The cooking of England has been (and if the truth be told, continues to be) proverbially bad. And yet, as Daniel Webster once said of his alma mater, there are those that love it. If you want to food of the mother isle, here's where to get it.
This British grocery is a gas, what with its crazy candies and bizarre canned goods. But the real draw here are the fabulous pork pies, which are just about about the best you can get anywhere.
Just a straight-up British fish and chips place, but very good in its way (which is more than you can say for most of the ones in England.)
The Spotted Pig invented the New York gastropub, for all intents and purposes, and it's still the best, thanks to the brilliance and integrity of chef April Bloomfield.
One of the city's best butchers, this Irish meat market in Sunnyside has many British specialty products you don't see elsewhere.
April Bloomfield broke out of The Spotted Pig's gastropub mold in this equally robust but more ambitious eatery.
A big, expensive East Side project to bring the ultimate British pub experience to New York, Jones Wood pretty much succeeds, in spite of (or rather because of) its heavy, mediocre food and festive atmosphere.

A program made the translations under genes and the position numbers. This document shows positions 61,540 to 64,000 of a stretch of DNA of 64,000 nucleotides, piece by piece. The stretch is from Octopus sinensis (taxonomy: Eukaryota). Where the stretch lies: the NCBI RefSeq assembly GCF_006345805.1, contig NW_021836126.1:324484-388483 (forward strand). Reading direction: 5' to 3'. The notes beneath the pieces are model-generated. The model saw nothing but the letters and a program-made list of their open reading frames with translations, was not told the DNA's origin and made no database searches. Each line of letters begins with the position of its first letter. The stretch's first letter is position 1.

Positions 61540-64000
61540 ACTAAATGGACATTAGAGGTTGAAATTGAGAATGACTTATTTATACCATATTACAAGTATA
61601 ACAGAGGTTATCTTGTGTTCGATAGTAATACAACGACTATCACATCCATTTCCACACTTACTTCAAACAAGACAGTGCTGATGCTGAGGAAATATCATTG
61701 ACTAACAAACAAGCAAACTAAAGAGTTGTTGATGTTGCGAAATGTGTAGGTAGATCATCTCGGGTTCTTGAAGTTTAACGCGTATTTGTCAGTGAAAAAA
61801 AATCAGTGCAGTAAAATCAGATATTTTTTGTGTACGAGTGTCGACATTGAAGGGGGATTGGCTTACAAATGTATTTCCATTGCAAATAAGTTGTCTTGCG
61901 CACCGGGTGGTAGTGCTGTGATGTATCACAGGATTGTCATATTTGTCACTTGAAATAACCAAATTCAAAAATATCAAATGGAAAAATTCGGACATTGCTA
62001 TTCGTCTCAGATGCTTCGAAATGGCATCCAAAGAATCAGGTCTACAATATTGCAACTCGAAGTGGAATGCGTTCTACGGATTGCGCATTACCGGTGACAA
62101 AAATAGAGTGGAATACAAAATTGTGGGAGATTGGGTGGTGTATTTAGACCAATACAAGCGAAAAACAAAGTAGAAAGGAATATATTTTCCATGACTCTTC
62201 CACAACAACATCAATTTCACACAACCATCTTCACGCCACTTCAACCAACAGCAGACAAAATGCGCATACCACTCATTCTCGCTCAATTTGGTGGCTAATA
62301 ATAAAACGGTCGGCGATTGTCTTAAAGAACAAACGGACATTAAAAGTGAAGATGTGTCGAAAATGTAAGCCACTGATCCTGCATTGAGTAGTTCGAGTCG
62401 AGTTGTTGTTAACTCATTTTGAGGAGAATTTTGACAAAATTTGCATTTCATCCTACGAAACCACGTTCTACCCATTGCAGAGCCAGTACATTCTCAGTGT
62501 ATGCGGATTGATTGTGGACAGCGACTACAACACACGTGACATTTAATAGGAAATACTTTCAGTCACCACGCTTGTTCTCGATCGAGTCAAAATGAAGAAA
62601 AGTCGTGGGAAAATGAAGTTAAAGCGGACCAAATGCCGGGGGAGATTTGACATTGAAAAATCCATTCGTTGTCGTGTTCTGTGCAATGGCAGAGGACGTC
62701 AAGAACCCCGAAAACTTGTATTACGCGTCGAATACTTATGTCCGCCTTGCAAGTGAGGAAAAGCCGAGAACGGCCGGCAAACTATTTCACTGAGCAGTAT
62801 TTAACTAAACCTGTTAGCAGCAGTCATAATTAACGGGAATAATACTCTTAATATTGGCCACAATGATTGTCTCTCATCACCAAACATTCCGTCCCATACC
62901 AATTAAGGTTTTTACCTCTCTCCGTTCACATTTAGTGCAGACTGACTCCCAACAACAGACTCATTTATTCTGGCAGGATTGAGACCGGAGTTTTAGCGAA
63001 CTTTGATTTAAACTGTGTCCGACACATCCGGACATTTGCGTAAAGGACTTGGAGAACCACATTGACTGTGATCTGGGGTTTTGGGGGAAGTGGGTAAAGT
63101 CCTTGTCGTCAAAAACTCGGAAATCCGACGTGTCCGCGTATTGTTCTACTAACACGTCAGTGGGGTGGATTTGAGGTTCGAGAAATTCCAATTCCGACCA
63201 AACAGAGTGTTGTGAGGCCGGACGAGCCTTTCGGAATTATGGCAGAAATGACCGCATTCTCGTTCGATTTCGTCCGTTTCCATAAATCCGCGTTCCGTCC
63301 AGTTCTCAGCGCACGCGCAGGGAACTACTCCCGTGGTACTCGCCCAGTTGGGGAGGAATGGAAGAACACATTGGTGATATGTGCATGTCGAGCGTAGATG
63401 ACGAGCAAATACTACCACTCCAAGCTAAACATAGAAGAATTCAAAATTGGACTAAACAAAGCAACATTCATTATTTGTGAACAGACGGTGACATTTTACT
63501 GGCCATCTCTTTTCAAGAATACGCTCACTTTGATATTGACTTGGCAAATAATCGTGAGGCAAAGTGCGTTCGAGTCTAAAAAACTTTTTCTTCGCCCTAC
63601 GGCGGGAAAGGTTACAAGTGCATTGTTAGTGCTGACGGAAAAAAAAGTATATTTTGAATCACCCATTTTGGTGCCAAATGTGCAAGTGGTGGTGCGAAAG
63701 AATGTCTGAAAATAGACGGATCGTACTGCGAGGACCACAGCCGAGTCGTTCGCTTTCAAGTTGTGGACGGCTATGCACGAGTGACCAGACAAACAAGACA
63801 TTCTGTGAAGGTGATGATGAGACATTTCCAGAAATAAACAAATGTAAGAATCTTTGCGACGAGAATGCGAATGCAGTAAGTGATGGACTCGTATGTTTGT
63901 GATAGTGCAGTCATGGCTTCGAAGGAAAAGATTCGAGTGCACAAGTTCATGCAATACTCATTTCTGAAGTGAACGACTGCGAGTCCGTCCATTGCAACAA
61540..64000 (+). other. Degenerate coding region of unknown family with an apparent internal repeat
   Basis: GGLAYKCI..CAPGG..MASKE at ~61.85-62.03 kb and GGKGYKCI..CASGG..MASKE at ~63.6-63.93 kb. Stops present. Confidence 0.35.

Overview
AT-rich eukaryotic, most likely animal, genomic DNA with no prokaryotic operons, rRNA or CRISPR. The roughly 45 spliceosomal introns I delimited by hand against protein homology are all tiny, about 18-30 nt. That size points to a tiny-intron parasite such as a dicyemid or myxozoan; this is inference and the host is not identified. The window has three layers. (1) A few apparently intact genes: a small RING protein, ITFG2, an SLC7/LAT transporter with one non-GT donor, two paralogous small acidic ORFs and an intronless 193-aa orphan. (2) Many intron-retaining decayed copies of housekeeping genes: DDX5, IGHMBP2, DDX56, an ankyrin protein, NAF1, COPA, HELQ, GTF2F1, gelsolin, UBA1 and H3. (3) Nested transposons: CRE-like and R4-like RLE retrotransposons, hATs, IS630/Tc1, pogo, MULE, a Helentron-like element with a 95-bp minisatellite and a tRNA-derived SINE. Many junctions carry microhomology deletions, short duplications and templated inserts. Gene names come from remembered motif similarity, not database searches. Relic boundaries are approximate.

Maze is a more casual, swankier, and less buttoned-down adjuct of Gordan Ramsay's eponymous restaurant at the London hotel. Which is just what you need, given the former's characterless poshness and stratospheric costs.
Its idiotic name aside, Belleville's best (and, to my knowledge, only) British restaurant does a remarkable job of bringing authentic, fine English food, if such a think can be said to exist, to the good people of New Jersey.
A London export to the East Village, this pub has some real soul, unlike the faux-Brit bro-holes that litter the city.
Cool, thoughtful, and inventive, this British-flavored bistro brings a transatlantic flavor to the lower east side.